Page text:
One of every five doctors serving in the U.S. armed forces does not have a medical license, according to officials of the Pentagon's Office of Health Affairs, who say Defense Secretary Caspar W. Weinberger will be asked next month to order all 13,000 active duty doctors to obtain licenses.
In figures supplied to Rep. Ron Wyden (D-Ore.), who has sponsored an amendment to require licenses for all doctors in the military health care system, the Pentagon said 27 percent of Navy doctors, 25 percent of Army doctors and 11 percent of Air Force active duty doctors are not licensed.
"Not holding a license does not mean you are incompetent," said Julian Barber, a special assistant in the Office of Health Affairs. "It's really a problem of perception. Parents ask, 'What is the military doing letting an unlicensed doctor work on my son or daughter?' "
Wyden said that of the 12,893 military doctors on active duty, 2,774, or about 21 percent, do not hold licenses.
The Pentagon does not require doctors to hold medical licenses, and many doctors enter the military directly from medical school. Under that arrangement, the doctors are not required to take either of the national medical qualifying exams that nonmilitary doctors must pass before they are issued a license by a state medical board.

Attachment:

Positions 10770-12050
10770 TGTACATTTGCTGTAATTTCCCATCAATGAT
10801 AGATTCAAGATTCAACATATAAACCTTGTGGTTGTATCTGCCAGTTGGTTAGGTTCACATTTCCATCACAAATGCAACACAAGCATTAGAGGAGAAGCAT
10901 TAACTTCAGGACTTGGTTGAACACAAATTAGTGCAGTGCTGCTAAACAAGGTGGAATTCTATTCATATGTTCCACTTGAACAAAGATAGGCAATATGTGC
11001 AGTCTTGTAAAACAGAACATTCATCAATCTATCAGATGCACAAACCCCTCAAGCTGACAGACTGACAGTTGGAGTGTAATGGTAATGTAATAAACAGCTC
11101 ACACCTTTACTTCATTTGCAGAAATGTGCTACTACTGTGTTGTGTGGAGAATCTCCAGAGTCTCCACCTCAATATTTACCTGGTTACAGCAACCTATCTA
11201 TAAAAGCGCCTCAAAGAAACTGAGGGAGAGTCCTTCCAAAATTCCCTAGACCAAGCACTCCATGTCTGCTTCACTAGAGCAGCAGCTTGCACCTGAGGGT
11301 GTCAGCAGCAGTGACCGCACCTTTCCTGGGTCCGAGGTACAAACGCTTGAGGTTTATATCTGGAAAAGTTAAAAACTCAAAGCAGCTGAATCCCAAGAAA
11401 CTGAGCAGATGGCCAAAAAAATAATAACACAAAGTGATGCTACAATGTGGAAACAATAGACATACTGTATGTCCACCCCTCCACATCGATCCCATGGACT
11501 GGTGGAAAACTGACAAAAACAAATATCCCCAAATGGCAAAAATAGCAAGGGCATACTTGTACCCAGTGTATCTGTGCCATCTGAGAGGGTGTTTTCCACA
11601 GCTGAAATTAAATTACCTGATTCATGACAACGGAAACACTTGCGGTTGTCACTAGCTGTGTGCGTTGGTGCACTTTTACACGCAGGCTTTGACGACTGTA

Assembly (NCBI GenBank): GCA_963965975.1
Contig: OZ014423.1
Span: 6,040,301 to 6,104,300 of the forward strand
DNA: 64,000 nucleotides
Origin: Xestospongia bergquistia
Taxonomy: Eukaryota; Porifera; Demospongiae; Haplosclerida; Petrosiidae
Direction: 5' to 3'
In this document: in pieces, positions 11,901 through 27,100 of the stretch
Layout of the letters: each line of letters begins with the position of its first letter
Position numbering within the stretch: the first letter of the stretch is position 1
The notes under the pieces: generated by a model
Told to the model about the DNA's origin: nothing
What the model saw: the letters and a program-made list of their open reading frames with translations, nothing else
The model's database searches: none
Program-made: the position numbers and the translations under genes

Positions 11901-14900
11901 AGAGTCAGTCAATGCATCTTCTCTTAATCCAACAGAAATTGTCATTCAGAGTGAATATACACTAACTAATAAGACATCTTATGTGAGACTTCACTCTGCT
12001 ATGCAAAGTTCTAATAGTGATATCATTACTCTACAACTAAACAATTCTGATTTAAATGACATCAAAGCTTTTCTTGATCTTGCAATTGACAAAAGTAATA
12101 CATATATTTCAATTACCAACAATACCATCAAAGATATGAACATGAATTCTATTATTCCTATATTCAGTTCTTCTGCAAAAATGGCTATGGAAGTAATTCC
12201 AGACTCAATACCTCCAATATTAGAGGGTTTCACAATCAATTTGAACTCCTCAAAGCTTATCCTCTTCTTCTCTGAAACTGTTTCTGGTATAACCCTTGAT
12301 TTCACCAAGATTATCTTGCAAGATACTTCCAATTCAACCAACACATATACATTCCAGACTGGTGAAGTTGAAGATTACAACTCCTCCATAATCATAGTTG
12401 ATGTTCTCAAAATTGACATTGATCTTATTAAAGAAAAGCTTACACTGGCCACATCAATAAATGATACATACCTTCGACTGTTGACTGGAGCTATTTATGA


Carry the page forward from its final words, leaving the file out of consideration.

"The licensing exams test for clinical competency, something that just graduating from a medical school doesn't assure," said Dr. John C. Sage of Omaha, president of the National Federation of State Medical Boards.
Some doctors who joined the military during their careers let their civilian licenses lapse. But a mass screening of military doctors by the American Medical Association's discipline bank shows that a small number of military doctors joined after they lost a state license for disciplinary reasons.
Preliminary results of the AMA screening showed there were 29 Army and Air Force doctors whose licenses to practice were revoked or suspended. The Navy's figures have not been made public, said Capt. Edgar Blount, a doctor and special assistant for medical affairs.
Wyden and Pentagon officials say that requiring military doctors to meet civilian standards will improve the quality of military medicine.
As a result of media disclosures and internal audits that show that the military has poorly monitored the quality of its doctors, the Pentagon ordered all branches of the military in February to collect and check all medical degrees and other credentials for all new applicants.
"There are cases that have received a great deal of attention in the media that would not have happened if this . . . had been in place," said Barber. "At one time, there were those who made accusations that the military was a dumping ground for incompetents. That cannot happen [now]."